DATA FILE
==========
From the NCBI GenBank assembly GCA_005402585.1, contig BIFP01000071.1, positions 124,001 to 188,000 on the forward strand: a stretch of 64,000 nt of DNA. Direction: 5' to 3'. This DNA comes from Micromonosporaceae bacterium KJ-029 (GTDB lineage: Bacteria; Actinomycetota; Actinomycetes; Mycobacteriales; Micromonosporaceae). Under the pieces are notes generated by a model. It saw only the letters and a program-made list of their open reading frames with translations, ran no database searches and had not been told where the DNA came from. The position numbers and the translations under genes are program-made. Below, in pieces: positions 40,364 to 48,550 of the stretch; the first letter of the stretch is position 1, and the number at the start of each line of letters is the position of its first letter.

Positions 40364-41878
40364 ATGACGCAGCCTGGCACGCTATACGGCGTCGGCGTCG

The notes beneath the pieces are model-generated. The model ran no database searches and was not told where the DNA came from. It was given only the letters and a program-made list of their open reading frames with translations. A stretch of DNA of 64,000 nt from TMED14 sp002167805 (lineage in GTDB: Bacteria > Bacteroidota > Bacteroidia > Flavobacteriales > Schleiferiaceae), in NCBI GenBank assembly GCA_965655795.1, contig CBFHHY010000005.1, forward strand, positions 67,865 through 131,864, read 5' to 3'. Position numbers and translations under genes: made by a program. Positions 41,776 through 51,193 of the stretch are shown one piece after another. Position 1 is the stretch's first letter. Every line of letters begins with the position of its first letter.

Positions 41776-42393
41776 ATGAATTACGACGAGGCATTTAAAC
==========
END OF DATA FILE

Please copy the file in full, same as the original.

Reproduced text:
From the NCBI GenBank assembly GCA_005402585.1, contig BIFP01000071.1, positions 124,001 to 188,000 on the forward strand: a stretch of 64,000 nt of DNA. Direction: 5' to 3'. This DNA comes from Micromonosporaceae bacterium KJ-029 (GTDB lineage: Bacteria; Actinomycetota; Actinomycetes; Mycobacteriales; Micromonosporaceae). Under the pieces are notes generated by a model. It saw only the letters and a program-made list of their open reading frames with translations, ran no database searches and had not been told where the DNA came from. The position numbers and the translations under genes are program-made. Below, in pieces: positions 40,364 to 48,550 of the stretch; the first letter of the stretch is position 1, and the number at the start of each line of letters is the position of its first letter.

Positions 40364-41878
40364 ATGACGCAGCCTGGCACGCTATACGGCGTCGGCGTCG

The notes beneath the pieces are model-generated. The model ran no database searches and was not told where the DNA came from. It was given only the letters and a program-made list of their open reading frames with translations. A stretch of DNA of 64,000 nt from TMED14 sp002167805 (lineage in GTDB: Bacteria > Bacteroidota > Bacteroidia > Flavobacteriales > Schleiferiaceae), in NCBI GenBank assembly GCA_965655795.1, contig CBFHHY010000005.1, forward strand, positions 67,865 through 131,864, read 5' to 3'. Position numbers and translations under genes: made by a program. Positions 41,776 through 51,193 of the stretch are shown one piece after another. Position 1 is the stretch's first letter. Every line of letters begins with the position of its first letter.

Positions 41776-42393
41776 ATGAATTACGACGAGGCATTTAAAC